This looks rather yummy! I’m totally gonna try this!
Pasta With Northern Italian Tomato Sauce
- 1.5 pints cherry tomatoes
- 4 cloves garlic
- 1 lb fresh lasagna or 1 lb linguine pasta
- Olive oil
- 2 tablespoons butter
- 1/4 cup balsamic vinegar
- 4 oz Parmesan cheese
- Fresh basil
- Salt and pepper
- Cut tomatoes into halves.
- Peel and slice the garlic.
- Pick off the basil leaves and set aside.
- If using lasagna sheets, cut them into 3 or 4 long strips.
- Grate Parmesan cheese.
- Boil large pot of salted water for the pasta.
- In a large frying pan, heat up some olive oil and the butter. Add in the garlic and saute for 30 seconds. Add the tomatoes and stir. Add in a bit of chopped basil. Add the balsamic vinegar and season with salt and pepper.
- Drop your pasta into the boiling water and cook until al dente. 3 minutes if using lasagna sheets or follow the package instructions for linguine. Drain when done and reserve a bit of cooking water.
- Add pasta to frying pan and give it a good toss. Add a splash of pasta water and half the Parmesan cheese. Taste and season with salt and pepper.
- Serve in bowls with a sprinkle of Parmesan cheese and the basil leaves.
Living jewelry display w/ succulents.. it came out great — I’m very proud of this one :0}
DIY Plant Markers
You don’t need to be Martha to pull this off; it truly is a piece of cake!
So I bought these cheap-o white, “easy to write on”, plant markers from my local Home Depot. I had visions of a neatly marked container garden on my balcony but when I tried to write on them I found out (even with a sharpie) the ink of the pen would smear. Not a hwat look. After messing around with a couple possible solutions, this is what I came up with:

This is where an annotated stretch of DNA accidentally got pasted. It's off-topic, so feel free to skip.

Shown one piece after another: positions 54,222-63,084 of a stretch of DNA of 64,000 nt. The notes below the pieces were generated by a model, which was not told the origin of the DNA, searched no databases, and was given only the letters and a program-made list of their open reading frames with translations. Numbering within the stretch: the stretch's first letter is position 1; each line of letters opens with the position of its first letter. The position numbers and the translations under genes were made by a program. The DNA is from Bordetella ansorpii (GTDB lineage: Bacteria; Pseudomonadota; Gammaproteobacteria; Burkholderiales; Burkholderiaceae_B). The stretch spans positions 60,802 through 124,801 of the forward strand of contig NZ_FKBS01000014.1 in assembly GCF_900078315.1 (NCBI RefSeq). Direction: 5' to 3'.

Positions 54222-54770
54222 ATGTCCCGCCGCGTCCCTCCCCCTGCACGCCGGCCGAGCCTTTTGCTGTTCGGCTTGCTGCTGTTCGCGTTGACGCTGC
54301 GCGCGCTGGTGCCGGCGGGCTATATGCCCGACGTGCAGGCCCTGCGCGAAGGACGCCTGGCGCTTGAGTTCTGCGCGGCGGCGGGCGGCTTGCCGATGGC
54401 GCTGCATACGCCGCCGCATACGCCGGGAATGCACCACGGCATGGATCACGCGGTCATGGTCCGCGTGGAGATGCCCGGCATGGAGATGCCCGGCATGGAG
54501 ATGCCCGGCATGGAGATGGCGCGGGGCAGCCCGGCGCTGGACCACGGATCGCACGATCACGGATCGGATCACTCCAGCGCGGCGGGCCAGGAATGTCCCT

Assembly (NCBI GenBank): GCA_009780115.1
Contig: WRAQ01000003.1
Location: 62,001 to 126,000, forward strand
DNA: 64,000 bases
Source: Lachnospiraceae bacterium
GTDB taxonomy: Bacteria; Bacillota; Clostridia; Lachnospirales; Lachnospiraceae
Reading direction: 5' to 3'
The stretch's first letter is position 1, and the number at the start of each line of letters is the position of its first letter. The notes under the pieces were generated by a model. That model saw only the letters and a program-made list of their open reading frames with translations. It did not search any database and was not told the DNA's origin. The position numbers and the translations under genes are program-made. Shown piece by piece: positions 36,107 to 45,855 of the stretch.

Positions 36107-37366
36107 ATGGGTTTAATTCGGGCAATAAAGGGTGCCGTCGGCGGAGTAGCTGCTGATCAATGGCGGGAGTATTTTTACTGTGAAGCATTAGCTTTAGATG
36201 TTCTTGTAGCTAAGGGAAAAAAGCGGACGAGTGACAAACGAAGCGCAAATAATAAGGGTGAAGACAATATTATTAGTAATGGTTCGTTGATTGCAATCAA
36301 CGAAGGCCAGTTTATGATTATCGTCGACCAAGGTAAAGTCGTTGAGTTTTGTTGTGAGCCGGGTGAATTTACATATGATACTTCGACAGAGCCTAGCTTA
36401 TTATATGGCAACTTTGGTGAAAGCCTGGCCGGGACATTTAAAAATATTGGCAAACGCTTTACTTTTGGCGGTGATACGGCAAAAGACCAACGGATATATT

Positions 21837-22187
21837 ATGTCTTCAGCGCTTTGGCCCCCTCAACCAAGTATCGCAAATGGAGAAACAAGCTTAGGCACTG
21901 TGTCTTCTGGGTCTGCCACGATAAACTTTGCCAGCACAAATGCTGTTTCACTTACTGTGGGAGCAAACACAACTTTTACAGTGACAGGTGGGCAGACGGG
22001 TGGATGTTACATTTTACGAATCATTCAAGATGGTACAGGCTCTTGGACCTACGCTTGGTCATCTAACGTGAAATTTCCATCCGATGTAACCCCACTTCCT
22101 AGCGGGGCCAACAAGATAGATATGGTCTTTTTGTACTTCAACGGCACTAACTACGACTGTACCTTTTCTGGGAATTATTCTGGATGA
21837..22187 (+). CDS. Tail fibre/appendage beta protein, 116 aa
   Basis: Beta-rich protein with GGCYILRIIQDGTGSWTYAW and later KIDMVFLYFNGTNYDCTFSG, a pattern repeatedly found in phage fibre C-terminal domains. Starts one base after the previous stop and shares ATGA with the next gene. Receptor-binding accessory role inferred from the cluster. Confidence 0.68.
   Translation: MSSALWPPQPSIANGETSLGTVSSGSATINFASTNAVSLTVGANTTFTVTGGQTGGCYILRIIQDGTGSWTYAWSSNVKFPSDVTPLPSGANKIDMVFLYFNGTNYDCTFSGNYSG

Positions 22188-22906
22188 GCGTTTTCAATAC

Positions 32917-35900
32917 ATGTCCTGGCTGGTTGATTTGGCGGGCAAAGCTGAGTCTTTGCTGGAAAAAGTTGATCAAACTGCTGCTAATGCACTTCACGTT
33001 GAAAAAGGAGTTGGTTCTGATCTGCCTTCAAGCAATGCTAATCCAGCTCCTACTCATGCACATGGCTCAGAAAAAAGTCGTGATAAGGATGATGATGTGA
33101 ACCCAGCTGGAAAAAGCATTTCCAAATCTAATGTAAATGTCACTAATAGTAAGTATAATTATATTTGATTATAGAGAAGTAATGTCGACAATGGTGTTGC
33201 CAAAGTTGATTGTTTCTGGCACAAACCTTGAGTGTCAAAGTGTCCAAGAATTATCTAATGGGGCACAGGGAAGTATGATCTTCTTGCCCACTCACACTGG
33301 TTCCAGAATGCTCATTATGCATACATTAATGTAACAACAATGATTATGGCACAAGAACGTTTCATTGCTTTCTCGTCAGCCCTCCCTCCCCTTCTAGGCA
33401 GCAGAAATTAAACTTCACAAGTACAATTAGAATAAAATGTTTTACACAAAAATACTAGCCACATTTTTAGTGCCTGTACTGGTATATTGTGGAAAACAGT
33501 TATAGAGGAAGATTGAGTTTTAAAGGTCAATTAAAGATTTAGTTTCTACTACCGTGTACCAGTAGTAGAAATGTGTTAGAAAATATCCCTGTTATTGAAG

I’m not sure if you tried this when you were a kid, but I did and it’s called “scratch boarding”. In school you’d cover a piece of drawing paper with different colored crayons. Then you colored over the entire paper again, this time with just black crayon. Then (and here’s where the fun begins) using a pointed wooden stick or a lollipop stick, you etched a drawing, scraping away the black crayon, exposing the bright colors underneath. NEAT!
In a nutshell, this is exactly what we’re doing except we’re using paint and allowing the white of the marker to come through.
What you’ll need:
- Colored paints in what ever colors you desire (if you have acrylics that works.)
- Weather resistant, clear coat paint made for plastics
- 1- wooden skewer
- 1- paint brush
Mix a very small amount of paint (depending on the number of markers that need to be in said color - if using multiple colors) with a single drop of water. You should achieve a very thin consistency of paint.
Note: don’t add too much water. We need to thin the paint. If it starts looking like watercolor paint simply add more paint to the mix. Work in tiny increments; a bit at a time until the desired consistency is achieved.
With clean plant markers, paint starting just above the hole on the marker toward the end that’s squared off or not pointed (see examples). Paint should go on thin but it should cover the marker evenly. If some of the marker comes through, apply a second coat. Allow the markers to dry (30 -60 mins depending on your paint instructions) before moving on to the next step.
With dry, painted markers take your wooden skewer and write (ie: scrape or scratch off) the paint. You could write out the name of the plant or draw an image… the choice is yours.
Once you’re done with all your markers, cover with clear coat to seal and protect. You don’t have to cover the entire marker, just the area with the paint. Allow the markers to dry for 24 hours before use.